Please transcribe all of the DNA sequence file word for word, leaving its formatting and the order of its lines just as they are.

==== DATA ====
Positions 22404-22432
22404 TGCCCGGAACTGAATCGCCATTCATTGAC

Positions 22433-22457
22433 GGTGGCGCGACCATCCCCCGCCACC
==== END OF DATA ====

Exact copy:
Positions 22404-22432
22404 TGCCCGGAACTGAATCGCCATTCATTGAC

Positions 22433-22457
22433 GGTGGCGCGACCATCCCCCGCCACC